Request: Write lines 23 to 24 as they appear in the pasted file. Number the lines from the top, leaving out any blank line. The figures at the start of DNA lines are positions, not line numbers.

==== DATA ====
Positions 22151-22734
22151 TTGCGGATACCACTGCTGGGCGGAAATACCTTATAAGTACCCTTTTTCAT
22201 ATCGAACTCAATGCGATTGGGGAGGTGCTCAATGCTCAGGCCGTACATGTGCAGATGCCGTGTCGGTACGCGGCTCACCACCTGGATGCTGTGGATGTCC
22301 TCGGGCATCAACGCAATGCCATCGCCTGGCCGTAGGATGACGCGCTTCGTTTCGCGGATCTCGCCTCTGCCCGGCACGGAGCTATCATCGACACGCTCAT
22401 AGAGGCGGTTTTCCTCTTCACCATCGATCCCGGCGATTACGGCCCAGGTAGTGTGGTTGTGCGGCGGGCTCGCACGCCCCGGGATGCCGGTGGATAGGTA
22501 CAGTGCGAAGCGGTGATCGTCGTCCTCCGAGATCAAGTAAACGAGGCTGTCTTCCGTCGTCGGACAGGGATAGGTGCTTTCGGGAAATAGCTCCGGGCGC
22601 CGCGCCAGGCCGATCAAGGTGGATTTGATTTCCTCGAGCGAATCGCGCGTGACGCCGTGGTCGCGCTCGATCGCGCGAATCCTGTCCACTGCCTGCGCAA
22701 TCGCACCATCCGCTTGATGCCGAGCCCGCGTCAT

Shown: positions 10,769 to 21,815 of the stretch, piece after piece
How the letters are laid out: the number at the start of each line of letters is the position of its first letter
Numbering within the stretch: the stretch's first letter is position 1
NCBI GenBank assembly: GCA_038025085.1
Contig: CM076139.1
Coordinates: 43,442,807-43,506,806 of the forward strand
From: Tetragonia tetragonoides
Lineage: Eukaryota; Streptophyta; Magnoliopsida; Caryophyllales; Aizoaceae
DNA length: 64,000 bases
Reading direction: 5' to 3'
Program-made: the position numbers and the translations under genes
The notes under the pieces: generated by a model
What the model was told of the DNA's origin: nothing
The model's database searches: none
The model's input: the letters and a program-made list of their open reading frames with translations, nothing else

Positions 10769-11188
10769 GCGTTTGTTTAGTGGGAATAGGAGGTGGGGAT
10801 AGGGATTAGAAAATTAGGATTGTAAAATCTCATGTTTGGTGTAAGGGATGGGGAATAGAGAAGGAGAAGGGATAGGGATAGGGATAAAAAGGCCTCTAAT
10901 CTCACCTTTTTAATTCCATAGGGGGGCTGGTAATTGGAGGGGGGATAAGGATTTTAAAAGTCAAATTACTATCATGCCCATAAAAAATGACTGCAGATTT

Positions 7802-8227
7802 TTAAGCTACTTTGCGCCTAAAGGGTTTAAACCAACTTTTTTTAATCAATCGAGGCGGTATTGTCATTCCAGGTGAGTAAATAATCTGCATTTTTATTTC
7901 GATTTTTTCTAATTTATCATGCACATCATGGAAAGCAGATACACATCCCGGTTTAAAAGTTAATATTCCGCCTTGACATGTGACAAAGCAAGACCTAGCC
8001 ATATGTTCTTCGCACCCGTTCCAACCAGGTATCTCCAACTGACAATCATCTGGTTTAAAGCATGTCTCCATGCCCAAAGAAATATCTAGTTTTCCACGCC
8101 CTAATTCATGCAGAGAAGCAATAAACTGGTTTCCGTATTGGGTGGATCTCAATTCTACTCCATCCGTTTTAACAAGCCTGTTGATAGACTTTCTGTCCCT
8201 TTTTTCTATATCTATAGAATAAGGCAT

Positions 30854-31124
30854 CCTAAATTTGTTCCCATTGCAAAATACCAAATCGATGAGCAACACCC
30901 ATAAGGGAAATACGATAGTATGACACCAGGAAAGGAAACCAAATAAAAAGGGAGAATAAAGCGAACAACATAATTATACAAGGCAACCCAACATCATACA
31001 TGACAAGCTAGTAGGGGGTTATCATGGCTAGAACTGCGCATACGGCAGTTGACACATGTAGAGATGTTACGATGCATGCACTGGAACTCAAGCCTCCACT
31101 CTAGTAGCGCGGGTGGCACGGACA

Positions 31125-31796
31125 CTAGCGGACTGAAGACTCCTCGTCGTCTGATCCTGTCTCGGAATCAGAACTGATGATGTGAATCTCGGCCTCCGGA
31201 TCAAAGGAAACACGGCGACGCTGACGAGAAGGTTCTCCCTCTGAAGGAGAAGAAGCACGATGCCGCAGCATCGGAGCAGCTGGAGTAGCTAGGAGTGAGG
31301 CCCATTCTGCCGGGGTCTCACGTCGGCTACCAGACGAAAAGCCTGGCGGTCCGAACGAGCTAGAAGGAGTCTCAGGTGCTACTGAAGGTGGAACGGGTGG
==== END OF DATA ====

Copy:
The model's input: the letters and a program-made list of their open reading frames with translations, nothing else

Positions 10769-11188